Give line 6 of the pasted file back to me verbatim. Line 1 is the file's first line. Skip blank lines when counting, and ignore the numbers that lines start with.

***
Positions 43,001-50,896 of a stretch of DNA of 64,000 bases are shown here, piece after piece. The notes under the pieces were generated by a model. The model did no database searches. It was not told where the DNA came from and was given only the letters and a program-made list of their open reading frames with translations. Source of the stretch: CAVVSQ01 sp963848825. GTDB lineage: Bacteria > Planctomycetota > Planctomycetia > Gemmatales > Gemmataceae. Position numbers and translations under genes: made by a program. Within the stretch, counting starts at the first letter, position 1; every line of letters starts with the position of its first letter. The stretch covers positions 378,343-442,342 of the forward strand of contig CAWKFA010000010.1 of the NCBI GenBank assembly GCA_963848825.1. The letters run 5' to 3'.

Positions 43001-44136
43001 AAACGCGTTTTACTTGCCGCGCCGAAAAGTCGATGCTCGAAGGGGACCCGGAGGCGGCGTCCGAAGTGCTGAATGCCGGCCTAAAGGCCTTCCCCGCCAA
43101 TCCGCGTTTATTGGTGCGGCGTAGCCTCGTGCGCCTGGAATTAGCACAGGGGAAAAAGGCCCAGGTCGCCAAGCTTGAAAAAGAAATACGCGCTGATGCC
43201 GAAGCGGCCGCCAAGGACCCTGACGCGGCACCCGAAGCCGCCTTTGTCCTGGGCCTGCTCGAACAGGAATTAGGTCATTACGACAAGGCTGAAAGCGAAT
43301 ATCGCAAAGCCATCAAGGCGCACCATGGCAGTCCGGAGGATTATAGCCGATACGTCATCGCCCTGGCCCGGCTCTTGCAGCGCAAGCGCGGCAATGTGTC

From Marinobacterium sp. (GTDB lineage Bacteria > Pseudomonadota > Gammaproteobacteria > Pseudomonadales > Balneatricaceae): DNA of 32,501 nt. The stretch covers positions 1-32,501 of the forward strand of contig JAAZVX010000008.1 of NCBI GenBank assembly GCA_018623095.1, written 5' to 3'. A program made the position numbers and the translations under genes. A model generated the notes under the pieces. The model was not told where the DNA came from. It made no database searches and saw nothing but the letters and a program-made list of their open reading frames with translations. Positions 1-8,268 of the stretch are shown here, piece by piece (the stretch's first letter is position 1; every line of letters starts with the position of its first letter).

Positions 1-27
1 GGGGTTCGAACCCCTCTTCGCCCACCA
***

43301 ATCGCAAAGCCATCAAGGCGCACCATGGCAGTCCGGAGGATTATAGCCGATACGTCATCGCCCTGGCCCGGCTCTTGCAGCGCAAGCGCGGCAATGTGTC